Here in Australia our credit card debt has surpassed our general population’s total income by some unbelieveable amount. I can’t remember the exact figures, but when I heard the numbers, I remember they made me feel ill.
Surely in our well informed, info rich society we should be smart enough not to get ourselves into ever increasing debt. It seems not. And as we move closer and closer to a totally cashless society it only seems to be getting worse.
These are a few tips I have learnt over the years (mostly the hard way) about when to and when not to use your credit card.
*If you can pay cash. Pay cash.
* Don’t use your card over the internet. No matter how secure the site claims to be, theres always some smart little hacker out there somewhere just hacking away. Ring the compay direct and talk to a real person if you can. Contact them by e-mail and organize to send a money order/postal note or bank cheque. If you must use your card, do it through Paypal(PayMate in Australia), because not only does it make the transaction easier to trace if something does go wrong, but they also offer buyer protection in case there are other problems between sellers and buyers.
*Save the credit card for emergencies.
One example- A few months ago our car broke down. We needed it to get to work/school/do the shopping etc right then and there, but did not have the cash on hand. We used the credit card. However we did pay it off over the next four weeks BEFORE the 55 day interset free period was over.
* If you can’t pay it off in 3 or four paydays, then you can’t afford it. After this period of time, you pay through the nose in interest. I have yet to find a credit card that doesn’t. (Although I am based in Australia,other countries may find things different).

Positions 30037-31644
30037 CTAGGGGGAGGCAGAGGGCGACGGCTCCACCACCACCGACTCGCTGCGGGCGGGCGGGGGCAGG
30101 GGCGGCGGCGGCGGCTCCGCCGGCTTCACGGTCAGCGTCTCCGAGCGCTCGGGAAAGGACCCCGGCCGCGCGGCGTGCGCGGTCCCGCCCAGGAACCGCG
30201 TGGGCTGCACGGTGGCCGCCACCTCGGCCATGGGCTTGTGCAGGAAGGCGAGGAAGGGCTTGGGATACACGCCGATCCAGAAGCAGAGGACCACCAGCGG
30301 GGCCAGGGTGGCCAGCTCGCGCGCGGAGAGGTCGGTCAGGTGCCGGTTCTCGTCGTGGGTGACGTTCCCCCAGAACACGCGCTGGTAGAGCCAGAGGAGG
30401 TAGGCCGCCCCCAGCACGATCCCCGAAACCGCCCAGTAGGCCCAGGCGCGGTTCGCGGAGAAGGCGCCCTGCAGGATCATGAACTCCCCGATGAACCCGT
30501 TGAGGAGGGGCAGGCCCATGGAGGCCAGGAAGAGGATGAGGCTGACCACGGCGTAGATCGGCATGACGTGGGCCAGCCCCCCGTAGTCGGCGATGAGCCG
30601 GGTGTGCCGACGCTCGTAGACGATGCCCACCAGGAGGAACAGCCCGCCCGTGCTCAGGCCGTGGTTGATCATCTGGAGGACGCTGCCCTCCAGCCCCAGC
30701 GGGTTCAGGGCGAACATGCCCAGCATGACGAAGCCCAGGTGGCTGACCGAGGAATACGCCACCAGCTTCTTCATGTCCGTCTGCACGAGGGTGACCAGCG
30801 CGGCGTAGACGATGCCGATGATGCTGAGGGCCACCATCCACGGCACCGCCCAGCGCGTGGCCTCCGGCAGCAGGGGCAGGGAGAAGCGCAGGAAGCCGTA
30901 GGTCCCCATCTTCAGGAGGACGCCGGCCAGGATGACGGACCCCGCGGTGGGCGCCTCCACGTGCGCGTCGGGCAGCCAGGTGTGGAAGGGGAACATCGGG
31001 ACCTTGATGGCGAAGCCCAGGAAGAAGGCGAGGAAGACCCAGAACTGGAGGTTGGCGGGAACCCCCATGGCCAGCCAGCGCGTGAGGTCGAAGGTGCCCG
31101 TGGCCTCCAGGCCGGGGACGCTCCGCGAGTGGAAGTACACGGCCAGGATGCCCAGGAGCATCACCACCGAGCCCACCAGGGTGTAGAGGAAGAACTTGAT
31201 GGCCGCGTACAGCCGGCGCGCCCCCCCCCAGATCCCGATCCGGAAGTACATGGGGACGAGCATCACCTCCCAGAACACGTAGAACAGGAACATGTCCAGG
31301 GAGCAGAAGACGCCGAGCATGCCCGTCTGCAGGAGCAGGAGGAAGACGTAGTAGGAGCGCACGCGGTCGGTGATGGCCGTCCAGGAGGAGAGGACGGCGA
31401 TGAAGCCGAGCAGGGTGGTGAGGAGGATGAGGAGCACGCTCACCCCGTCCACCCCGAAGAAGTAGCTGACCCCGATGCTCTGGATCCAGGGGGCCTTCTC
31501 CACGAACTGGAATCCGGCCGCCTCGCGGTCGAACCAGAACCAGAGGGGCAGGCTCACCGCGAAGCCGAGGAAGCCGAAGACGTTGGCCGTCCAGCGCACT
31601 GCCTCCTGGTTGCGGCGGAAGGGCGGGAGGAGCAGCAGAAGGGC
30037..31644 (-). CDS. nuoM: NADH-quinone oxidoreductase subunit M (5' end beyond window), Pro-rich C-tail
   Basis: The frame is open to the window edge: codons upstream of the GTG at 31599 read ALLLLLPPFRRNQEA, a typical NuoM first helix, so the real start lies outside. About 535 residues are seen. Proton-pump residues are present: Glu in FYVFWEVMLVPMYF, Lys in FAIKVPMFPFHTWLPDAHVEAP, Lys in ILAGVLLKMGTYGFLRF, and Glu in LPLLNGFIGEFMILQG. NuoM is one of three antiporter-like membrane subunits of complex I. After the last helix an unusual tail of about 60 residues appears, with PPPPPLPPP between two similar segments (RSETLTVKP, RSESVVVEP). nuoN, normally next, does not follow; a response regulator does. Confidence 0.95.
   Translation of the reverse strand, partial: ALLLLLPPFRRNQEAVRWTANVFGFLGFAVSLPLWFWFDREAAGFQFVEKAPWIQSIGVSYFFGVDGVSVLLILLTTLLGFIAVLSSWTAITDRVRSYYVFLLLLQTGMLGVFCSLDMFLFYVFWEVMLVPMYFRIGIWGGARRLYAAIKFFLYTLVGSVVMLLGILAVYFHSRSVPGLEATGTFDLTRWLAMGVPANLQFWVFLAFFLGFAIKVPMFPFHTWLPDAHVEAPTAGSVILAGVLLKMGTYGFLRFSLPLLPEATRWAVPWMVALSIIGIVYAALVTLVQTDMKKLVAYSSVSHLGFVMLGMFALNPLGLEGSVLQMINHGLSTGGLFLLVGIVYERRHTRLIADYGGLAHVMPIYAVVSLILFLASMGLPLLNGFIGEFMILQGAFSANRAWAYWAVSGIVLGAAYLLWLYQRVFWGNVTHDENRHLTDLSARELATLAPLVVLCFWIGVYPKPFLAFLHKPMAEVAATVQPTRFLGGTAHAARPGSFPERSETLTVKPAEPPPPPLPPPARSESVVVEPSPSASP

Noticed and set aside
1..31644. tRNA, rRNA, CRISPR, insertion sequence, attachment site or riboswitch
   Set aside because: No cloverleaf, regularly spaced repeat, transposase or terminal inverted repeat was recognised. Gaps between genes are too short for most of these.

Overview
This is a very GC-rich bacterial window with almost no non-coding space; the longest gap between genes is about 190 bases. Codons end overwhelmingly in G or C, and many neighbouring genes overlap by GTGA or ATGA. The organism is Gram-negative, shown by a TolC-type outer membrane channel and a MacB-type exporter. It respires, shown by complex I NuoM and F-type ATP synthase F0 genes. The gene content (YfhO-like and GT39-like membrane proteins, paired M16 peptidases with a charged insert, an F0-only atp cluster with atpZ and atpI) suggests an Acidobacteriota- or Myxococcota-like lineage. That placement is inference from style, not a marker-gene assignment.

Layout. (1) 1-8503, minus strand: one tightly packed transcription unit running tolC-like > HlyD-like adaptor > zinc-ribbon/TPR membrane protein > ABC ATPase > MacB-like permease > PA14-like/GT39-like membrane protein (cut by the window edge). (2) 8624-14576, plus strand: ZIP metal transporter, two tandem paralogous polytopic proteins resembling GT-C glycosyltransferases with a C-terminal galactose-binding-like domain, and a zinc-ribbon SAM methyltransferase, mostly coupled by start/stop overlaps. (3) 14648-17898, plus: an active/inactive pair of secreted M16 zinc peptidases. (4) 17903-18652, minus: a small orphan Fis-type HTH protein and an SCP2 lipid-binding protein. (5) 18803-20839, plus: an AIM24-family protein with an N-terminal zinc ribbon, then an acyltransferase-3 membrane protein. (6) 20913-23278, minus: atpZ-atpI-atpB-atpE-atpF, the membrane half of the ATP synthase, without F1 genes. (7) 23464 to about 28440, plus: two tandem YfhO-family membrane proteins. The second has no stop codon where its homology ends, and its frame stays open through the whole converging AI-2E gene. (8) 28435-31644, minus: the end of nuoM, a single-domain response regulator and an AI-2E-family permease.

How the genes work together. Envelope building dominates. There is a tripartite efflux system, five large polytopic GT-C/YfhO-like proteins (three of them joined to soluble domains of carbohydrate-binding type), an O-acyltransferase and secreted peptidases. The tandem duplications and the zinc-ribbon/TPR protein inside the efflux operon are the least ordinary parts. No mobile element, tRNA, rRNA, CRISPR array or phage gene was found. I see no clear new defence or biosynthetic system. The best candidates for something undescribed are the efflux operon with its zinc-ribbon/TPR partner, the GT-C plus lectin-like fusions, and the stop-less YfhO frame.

* If you are overseas- credit cards are convienient. If you lose them or they get stolen, you can quickly cancell them and most companies will offer insurance for travellers in case this happens. If you have cash and it gets lost or stolen, then it’s gone.
* If you are trying to establish a credit rating- it seems stupid that you have to have credit to get credit. But the companies that are going to lend you the money for that house or car want to know that you will pay it back.They don’t want you to have a debt, but they want to see that you’ve had one and paid it back. One trick is to put your entire pay into your credit card account for a few months and then spend this amount ONLY to do your usual transactions for the month(groceries, gas bill and the like). You do have to be very very disciplined when doing this. Not reccommended for shopaholics.
*If you think you would be to tempeted with a credit card but do not want to carry cash(If you live in a high crime area, are going travelling etc) get a debit card. They work the same as a credit card but you can only use what you have put in the account. Kind of like a pre-paid phone card.
*Anything under one hundred dollars is just not worth racking the interest up on as far as I’m concerned. But you can set whatever limit you like.
In short, use your common sense and always remember that if you choose to pay with a credit card you will have to pay it back sometime.